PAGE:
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US and Israel vow never to let Iran get nuclear weapons

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By Euronews  with AP
President Joe Biden, left, and Israeli Prime Minister Yair Lapid address the media following their meeting in Jerusalem Thursday, July 14, 2022.
President Joe Biden, left, and Israeli Prime Minister Yair Lapid address the media following their meeting in Jerusalem Thursday, July 14, 2022.   -   Copyright  AP Photo/Evan Vucci   -  

US President Joe Biden and Israeli Prime Minister Yair Lapid have vowed never to let Iran become a nuclear power - but can't agree how to do that. 

Speaking at a joint news conference in Jerusalem on Tuesday, Biden said he still wants to give diplomacy a chance. Moments earlier, Lapid insisted that words alone won't thwart Tehran's nuclear ambitions.

While Biden suggested his patience with Iran was running low, he held out hope that Iran can be persuaded to rejoin a dormant deal intended to prevent it from building a nuclear weapon.

“I continue to believe that diplomacy is the best way to achieve this outcome,” Biden said on the second day of a four-day visit to Israel and Saudi Arabia. It's his first trip to the Middle East as president.

Biden’s emphasis on a diplomatic solution contrasted with Lapid, who said Iran must face a real threat of force before it will agree to give up on its nuclear ambitions.

“Words will not stop them, Mr. President. Diplomacy will not stop them,” Lapid said. “The only thing that will stop Iran is knowing that if they continue to develop their nuclear program the free world will use force.”

Lapid suggested that he and Biden were in agreement, despite his tougher rhetoric toward Iran.

“I don’t think there’s a light between us,” he said. “We cannot allow Iran to become nuclear.”

Biden, too, said, “We will not, let me say it again, we will not allow Iran to acquire a nuclear weapon.”

He warned that his patience is wearing thin for Iran to rejoin the nuclear deal, a day after saying he’d be willing to use force against Tehran as a last resort. The president said the U.S. had laid out for the Iranian leadership a path to return to the nuclear deal and was still waiting for a response.

“When that will come, I’m not certain,” Biden said. "But we’re not going to wait forever.”

What happened to the nuclear deal with Iran?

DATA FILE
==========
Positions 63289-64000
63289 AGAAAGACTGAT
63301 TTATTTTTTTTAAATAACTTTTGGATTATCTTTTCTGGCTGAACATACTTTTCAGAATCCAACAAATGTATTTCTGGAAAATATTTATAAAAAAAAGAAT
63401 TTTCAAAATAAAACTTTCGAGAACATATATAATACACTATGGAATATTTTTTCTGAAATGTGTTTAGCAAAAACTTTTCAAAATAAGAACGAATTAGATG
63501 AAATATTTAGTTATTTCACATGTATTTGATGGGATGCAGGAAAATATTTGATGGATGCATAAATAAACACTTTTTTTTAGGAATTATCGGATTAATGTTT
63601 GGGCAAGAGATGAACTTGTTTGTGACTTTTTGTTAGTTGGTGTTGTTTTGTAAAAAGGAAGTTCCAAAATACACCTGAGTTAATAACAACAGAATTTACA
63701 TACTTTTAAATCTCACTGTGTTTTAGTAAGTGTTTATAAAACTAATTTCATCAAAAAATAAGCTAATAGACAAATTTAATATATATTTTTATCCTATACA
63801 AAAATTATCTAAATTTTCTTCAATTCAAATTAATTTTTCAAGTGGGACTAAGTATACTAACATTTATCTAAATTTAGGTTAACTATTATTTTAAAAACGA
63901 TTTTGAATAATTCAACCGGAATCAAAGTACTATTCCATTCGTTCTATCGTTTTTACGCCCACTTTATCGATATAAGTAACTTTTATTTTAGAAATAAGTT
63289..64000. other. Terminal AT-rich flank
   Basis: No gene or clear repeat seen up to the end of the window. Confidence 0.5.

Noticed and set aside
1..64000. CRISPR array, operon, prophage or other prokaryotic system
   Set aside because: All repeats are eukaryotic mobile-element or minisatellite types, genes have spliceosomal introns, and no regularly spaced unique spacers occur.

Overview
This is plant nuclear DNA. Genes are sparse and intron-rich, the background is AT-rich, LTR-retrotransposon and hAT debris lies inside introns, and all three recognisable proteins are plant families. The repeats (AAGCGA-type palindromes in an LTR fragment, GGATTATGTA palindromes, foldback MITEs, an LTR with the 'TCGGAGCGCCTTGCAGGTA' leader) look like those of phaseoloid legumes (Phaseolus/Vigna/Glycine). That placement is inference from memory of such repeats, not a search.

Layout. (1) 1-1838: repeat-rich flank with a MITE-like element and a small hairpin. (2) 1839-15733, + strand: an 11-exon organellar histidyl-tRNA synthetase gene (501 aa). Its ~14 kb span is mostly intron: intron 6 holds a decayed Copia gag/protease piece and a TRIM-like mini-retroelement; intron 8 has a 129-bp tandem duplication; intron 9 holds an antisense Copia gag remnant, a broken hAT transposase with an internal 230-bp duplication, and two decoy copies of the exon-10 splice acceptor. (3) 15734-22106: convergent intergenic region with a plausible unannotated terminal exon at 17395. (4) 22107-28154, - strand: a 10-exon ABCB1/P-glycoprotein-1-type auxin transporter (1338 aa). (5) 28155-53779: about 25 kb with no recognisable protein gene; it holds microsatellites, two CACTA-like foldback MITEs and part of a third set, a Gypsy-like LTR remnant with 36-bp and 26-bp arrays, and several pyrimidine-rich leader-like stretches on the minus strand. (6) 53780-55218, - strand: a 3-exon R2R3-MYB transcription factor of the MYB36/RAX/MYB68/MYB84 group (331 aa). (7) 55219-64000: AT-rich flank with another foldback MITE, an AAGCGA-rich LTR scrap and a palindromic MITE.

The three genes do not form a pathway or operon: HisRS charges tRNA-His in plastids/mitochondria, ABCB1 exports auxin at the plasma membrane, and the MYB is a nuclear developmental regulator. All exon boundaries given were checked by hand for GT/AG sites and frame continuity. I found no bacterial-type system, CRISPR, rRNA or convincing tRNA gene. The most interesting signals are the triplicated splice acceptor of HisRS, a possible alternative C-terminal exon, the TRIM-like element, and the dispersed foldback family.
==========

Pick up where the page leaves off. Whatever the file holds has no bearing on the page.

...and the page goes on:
When Biden was elected to office, he made it a key priority to resurrect the Iran nuclear deal brokered by Barack Obama’s administration - but which was abandoned by Donald Trump in 2018.

Administration officials however were becoming increasingly pessimistic about the chances of getting Tehran back into compliance.

Israeli officials have sought to use Biden’s first visit to the Middle East as president to underscore that Iran’s nuclear program has progressed too far and encourage the Biden administration to scuttle efforts to revive the deal.

Israel opposed the original nuclear deal because its limitations on Iran’s nuclear enrichment would expire and the agreement didn’t address Iran’s ballistic missile program or military activities in the region.

Instead of the US reentering the deal, Israel would prefer strict sanctions in hopes of leading to a more sweeping accord.

The one-on-one talks between Biden and Lapid marked the centerpiece of a 48-hour visit by Biden aimed at strengthening already tight relations between the US and Israel. The leaders issued a joint declaration emphasizing military cooperation and a commitment to keeping Iran from obtaining a nuclear weapon.

In the joint statement, the United States said it is ready to use “all elements of its national power” to prevent Iran from obtaining a nuclear bomb.

Iran announced last week that it has enriched uranium to 60% purity, a technical step away from weapons-grade quality.

The joint declaration could hold important symbolic importance for Biden’s upcoming meeting with Arab leaders when he travels to Saudi Arabia on Friday in an attempt to strengthen a regionwide alliance against Iran.